Until now, Ridgefield High School only had six National Merit Finalists in its entire history. And this year, Ian Abrams became the seventh.
The last time Ridgefield had a National Merit Scholar, George W. Bush was president and the Oscar for Best Picture went to A Beautiful Mind. It has been so long because the achievement is so challenging.
This year, about 1.6 million students took the Preliminary SAT (PSAT). Semifinalists are the highest-scoring students in each state and represent the top 0.5% of the state’s senior students. And of that number, only the highest achieving students are selected as National Merit Scholars. Finalists have to submit applications that list academic record, extracurricular achievements, awards, and leadership positions to be admitted to the elite group.
When Abrams became a semifinalist, the notification was lost in the mail. He found out he was a semifinalist by reading it in the newspaper. But when he became a finalist, he actually received the letter. “I came home and my mom had the letter. She said, ‘Well, I might have read it through the envelope,’” Abrams laughed. “She was pretty excited.”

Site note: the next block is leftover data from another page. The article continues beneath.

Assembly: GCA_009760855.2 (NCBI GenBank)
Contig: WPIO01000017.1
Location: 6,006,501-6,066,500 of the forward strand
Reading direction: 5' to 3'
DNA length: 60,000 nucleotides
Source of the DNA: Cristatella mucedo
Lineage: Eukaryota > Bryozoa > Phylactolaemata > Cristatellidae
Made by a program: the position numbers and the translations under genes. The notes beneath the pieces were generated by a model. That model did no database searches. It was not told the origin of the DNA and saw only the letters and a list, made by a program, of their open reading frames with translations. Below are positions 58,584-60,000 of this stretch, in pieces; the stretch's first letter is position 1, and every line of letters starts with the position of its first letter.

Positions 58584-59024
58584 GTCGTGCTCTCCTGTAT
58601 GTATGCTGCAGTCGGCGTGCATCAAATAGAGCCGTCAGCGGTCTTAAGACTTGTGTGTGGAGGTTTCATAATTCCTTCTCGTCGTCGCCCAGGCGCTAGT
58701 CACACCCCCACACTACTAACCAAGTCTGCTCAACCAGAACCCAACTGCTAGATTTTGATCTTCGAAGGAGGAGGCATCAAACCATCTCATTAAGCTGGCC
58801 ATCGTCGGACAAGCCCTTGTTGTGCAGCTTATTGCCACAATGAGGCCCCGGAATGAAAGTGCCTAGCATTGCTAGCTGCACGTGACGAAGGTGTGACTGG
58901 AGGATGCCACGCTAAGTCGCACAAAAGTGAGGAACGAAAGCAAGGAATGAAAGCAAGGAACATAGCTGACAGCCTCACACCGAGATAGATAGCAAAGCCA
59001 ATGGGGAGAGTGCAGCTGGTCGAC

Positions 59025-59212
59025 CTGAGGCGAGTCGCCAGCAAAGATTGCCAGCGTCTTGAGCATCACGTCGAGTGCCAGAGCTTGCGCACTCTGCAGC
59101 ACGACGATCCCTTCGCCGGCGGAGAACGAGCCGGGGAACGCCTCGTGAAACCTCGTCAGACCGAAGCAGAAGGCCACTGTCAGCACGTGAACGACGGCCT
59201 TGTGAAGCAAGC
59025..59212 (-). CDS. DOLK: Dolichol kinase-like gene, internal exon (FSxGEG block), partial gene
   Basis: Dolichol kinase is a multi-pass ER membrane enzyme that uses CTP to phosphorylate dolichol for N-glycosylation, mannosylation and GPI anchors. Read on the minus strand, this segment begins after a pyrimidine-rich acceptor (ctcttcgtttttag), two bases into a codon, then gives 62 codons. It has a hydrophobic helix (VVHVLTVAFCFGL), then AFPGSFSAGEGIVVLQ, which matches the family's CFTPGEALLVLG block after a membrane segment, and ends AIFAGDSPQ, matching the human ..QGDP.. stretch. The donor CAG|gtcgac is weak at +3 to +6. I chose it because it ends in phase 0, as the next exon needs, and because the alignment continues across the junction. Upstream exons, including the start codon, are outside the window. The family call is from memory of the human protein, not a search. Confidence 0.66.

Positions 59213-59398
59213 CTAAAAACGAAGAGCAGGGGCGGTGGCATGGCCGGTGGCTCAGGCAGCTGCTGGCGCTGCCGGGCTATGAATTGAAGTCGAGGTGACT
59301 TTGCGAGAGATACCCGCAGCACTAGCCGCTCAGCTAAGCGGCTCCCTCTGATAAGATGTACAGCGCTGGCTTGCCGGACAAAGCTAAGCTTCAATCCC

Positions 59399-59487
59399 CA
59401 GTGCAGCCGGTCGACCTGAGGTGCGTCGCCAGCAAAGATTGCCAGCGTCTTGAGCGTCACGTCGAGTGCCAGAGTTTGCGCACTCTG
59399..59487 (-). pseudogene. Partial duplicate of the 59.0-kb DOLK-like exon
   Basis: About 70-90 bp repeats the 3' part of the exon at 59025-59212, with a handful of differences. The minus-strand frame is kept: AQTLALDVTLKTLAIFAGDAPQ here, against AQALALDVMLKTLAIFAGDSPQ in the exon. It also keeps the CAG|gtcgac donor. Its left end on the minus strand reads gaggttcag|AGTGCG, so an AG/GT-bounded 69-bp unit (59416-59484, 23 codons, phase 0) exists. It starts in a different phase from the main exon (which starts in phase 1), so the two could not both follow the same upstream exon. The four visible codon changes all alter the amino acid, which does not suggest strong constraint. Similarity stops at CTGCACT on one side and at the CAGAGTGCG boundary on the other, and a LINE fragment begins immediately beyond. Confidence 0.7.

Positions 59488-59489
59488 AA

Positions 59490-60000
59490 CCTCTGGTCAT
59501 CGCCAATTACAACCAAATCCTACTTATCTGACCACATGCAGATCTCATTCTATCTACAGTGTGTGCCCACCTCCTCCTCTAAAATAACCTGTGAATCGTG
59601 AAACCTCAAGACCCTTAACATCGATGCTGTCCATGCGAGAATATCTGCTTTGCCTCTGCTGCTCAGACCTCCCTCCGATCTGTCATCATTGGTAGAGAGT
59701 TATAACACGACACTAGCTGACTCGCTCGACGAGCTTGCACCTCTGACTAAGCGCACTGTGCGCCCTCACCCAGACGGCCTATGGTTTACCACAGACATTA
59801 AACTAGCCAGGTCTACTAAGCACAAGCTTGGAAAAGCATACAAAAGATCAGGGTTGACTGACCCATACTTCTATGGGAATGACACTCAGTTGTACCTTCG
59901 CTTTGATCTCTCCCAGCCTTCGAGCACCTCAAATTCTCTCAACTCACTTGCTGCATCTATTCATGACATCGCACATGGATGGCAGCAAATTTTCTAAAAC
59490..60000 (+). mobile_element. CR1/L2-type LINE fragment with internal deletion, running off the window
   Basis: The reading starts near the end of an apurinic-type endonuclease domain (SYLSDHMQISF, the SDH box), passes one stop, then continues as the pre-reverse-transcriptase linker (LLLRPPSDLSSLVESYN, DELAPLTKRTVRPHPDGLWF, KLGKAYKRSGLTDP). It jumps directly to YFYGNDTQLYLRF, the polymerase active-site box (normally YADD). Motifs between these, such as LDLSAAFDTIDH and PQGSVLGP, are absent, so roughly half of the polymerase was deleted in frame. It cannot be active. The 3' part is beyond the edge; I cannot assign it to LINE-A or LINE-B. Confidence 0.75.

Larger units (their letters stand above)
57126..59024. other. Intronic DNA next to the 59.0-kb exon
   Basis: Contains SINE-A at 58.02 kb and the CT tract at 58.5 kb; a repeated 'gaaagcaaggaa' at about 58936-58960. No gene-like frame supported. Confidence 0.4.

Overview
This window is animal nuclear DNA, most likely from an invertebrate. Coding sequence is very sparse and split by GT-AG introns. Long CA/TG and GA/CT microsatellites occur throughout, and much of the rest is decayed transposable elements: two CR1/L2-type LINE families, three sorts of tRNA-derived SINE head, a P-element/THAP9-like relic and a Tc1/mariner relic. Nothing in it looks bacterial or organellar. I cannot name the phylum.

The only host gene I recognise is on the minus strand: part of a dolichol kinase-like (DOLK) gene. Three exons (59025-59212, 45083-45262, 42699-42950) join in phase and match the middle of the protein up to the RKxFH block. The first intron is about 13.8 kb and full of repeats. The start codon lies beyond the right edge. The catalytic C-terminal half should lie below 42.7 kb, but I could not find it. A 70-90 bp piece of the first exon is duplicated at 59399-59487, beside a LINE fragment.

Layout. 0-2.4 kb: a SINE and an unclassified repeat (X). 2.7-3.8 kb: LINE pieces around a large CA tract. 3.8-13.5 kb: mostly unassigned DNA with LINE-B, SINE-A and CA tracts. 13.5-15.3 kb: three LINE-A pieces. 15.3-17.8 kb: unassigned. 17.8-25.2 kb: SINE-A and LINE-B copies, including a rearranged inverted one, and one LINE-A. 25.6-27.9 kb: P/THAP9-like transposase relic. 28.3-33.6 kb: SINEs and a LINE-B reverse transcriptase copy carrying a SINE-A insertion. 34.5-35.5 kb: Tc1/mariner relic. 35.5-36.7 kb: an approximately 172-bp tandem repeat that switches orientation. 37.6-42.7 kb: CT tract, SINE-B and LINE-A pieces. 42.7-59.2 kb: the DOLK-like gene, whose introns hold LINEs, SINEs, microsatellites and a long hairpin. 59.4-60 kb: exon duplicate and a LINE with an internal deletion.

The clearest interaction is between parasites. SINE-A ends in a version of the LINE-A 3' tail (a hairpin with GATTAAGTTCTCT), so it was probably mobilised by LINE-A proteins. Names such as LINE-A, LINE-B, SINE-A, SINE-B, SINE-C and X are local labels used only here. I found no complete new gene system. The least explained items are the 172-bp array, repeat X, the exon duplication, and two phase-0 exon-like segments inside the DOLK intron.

Abrams had a busy senior year. He was president of the Associated Student Body (ASB), captain of the cross country team, a team member in Knowledge Bowl, and leader of the Peer Tutoring Program through the National Honor Society. This fall, he is leaving high school behind and heading to Brigham Young University. He plans to study biochemistry and hopes one day to help contribute toward finding a cure for Alzheimer’s.
Abrams credits his parents for helping him strive for success. “My parents have taught me to work hard. And as I’m doing everything, I’m looking toward the future, how this education will help me to serve people better.”